[an error occurred while processing this directive]

Notes to the Financial Statements

Note 2 – Summary of significant accounting policies

Basis of Accounting and Use of Estimates

We conform to accounting principles generally accepted in the United States. We maintain our accounting records and prepare our financial statements on the accrual basis of accounting. Following these principles, we make estimates and assumptions that affect the amounts we report in the Financial Statements and Notes. Actual results may differ from our estimates.

Segment Information

We operate in one segment throughout the United States, its possessions, territories and internationally.


Certain comparative prior year amounts that we have determined are immaterial to the Financial Statements and accompanying Notes have been reclassified to conform to the current year presentation. These reclassifications had no effect on previously reported operating income and net income.

Cash and Cash Equivalents

We consider securities that mature within 90 days or less from the date that we buy them to be cash equivalents.

Cash - Restricted

In 2006 we established a restricted cash account in conformity with provisions set forth in P.L.108-18 to set aside “savings”. See Note 10, Retirement programs, in the Notes to the Financial Statements for additional information. Restricted cash was reported as a noncurrent asset. With the passage of P.L.109-435, the balance we held in restricted cash was to be paid into the new Postal Service Retiree Health Benefit Fund (PSRHBF). The $2,958 million balance reported as of September 30, 2006 was transferred to the PSRHBF on April 6, 2007.

Allowance for Doubtful Accounts

We provide an allowance for doubtful accounts on our outstanding receivables based on our collection history and an estimate of uncollectible accounts.

Supplies and Repair Parts

Our supplies and repair parts consist of repair parts for mail processing equipment. We value these at average cost. Total supplies and repair parts amounted to $119 million at the end of 2007 and $125 million at the end of 2006. A majority of our motor vehicle spare parts are supplied on consignment through agreements with our vendors.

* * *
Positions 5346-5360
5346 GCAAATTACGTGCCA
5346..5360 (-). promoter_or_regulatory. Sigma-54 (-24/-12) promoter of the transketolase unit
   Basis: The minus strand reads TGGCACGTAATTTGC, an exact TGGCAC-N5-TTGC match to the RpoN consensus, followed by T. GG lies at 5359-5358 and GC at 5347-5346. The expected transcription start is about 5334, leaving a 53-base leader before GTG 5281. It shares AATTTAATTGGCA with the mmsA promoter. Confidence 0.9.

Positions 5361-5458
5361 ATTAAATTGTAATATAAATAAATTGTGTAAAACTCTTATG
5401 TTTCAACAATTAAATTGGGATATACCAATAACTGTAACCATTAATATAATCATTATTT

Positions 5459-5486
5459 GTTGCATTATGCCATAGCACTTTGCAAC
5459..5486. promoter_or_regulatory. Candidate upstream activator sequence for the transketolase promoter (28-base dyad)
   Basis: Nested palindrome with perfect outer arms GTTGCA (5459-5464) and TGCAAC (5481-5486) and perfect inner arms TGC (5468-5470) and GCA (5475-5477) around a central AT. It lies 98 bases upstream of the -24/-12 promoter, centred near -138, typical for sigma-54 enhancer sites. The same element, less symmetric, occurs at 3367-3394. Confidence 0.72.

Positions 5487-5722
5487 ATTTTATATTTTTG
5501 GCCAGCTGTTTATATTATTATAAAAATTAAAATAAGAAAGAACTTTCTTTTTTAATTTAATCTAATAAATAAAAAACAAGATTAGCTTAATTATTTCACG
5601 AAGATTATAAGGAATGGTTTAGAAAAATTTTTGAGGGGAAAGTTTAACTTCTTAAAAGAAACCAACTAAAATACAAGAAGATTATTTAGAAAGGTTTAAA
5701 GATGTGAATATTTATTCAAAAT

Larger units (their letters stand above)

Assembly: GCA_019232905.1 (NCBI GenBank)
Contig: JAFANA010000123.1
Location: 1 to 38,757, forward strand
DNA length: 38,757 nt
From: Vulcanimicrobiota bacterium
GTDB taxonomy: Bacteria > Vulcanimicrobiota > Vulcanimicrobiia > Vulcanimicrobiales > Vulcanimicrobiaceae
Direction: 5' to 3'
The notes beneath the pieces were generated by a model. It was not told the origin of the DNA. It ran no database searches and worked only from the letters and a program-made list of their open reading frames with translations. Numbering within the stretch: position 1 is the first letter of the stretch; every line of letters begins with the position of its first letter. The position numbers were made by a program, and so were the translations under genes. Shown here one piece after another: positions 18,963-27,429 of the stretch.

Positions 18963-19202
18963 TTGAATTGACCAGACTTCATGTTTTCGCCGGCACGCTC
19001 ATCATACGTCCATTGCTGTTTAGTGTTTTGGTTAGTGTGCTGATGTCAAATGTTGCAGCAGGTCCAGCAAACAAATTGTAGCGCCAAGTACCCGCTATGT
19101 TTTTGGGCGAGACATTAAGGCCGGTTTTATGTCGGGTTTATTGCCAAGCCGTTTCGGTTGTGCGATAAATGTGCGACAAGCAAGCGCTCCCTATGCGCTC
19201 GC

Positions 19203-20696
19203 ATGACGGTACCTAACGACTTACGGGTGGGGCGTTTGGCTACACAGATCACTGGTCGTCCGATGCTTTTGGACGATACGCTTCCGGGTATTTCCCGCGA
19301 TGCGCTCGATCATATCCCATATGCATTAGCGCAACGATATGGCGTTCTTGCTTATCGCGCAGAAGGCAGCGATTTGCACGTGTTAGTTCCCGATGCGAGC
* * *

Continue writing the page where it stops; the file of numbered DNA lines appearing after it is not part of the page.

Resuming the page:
Property and Equipment

We record property and equipment at cost, including the interest we pay on the money we borrow to pay for the construction of major capital additions. See Note 6, Property and equipment, in the Notes to the Financial Statements for additional information.

We depreciate buildings and equipment over their estimated useful lives, which range from 3 to 40 years, except buildings with historic status, which are depreciated over 75 years, using the straight-line method.

Impaired Assets

We record losses on long-lived assets when events and circumstances indicate that the assets might be impaired. In accordance with Financial Accounting Standards Board Statement 144, Accounting for the Impairment or Disposal of Long-Lived Assets, we write down our impaired assets to the lower of cost or fair value. See Note 6, Property and equipment, in the Notes to the Financial Statements for additional information.

Asset Retirement Obligations

We account for our asset retirement obligations in accordance with Financial Accounting Standards Board Interpretation 47, Accounting for Conditional Asset Removal (FIN 47). Under the provisions of FIN 47, we have accrued $40 million as of September 30, 2007, and $25 million as of September 30, 2006, in asset retirement obligations under “Noncurrent Liabilities, Contingent liabilities and other” on our balance sheet.

Amortization of Leasehold Improvements

We amortize leasehold improvements over the period of the lease or the useful life of the improvement, whichever is shorter.

Leasehold improvements that are placed in service significantly after the start of the lease term are amortized over the shorter of the useful life of the asset or the lease term, including expected renewal options.

Foreign Currency Translation

We have foreign currency risk related to settlements with foreign postal administrations for international mail. The majority of our international accounts are denominated in special drawing rights (SDRs). The SDR exchange rate fluctuates daily based on a basket of currencies comprised of the euro, Japanese yen, pound sterling, and the U.S. dollar. Changes in the relative value of these currencies will increase or decrease the value of our settlement accounts and result in a gain or loss from revaluation reported in the results from operations. The actual currency used to settle accounts varies by country. The impacts on our financial statements from foreign currency fluctuations were insignificant for 2007, 2006 and 2005.